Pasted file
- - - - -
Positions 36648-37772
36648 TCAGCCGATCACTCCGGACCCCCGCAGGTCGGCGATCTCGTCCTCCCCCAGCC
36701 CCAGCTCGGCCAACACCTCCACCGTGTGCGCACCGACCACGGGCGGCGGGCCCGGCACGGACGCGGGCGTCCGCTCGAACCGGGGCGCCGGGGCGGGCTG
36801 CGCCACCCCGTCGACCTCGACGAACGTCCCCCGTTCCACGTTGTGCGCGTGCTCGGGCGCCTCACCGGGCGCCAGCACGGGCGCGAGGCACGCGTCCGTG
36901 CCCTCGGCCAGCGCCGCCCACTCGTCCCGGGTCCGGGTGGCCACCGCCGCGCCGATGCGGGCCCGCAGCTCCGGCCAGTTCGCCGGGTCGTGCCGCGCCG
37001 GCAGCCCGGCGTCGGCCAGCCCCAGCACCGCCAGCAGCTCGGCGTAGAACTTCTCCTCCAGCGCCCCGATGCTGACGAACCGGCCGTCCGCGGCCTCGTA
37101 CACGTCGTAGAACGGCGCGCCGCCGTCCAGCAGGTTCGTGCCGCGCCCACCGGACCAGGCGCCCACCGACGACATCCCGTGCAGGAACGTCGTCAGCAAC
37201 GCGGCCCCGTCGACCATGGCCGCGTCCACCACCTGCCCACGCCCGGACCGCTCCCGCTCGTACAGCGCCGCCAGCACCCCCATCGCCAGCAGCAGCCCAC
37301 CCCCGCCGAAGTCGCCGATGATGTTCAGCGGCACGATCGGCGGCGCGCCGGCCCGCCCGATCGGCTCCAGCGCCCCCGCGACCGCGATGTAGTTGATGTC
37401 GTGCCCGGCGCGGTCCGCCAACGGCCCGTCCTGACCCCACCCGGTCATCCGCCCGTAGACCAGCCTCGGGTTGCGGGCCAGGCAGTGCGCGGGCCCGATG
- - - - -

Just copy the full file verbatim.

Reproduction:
Positions 36648-37772
36648 TCAGCCGATCACTCCGGACCCCCGCAGGTCGGCGATCTCGTCCTCCCCCAGCC
36701 CCAGCTCGGCCAACACCTCCACCGTGTGCGCACCGACCACGGGCGGCGGGCCCGGCACGGACGCGGGCGTCCGCTCGAACCGGGGCGCCGGGGCGGGCTG
36801 CGCCACCCCGTCGACCTCGACGAACGTCCCCCGTTCCACGTTGTGCGCGTGCTCGGGCGCCTCACCGGGCGCCAGCACGGGCGCGAGGCACGCGTCCGTG
36901 CCCTCGGCCAGCGCCGCCCACTCGTCCCGGGTCCGGGTGGCCACCGCCGCGCCGATGCGGGCCCGCAGCTCCGGCCAGTTCGCCGGGTCGTGCCGCGCCG
37001 GCAGCCCGGCGTCGGCCAGCCCCAGCACCGCCAGCAGCTCGGCGTAGAACTTCTCCTCCAGCGCCCCGATGCTGACGAACCGGCCGTCCGCGGCCTCGTA
37101 CACGTCGTAGAACGGCGCGCCGCCGTCCAGCAGGTTCGTGCCGCGCCCACCGGACCAGGCGCCCACCGACGACATCCCGTGCAGGAACGTCGTCAGCAAC
37201 GCGGCCCCGTCGACCATGGCCGCGTCCACCACCTGCCCACGCCCGGACCGCTCCCGCTCGTACAGCGCCGCCAGCACCCCCATCGCCAGCAGCAGCCCAC
37301 CCCCGCCGAAGTCGCCGATGATGTTCAGCGGCACGATCGGCGGCGCGCCGGCCCGCCCGATCGGCTCCAGCGCCCCCGCGACCGCGATGTAGTTGATGTC
37401 GTGCCCGGCGCGGTCCGCCAACGGCCCGTCCTGACCCCACCCGGTCATCCGCCCGTAGACCAGCCTCGGGTTGCGGGCCAGGCAGTGCGCGGGCCCGATG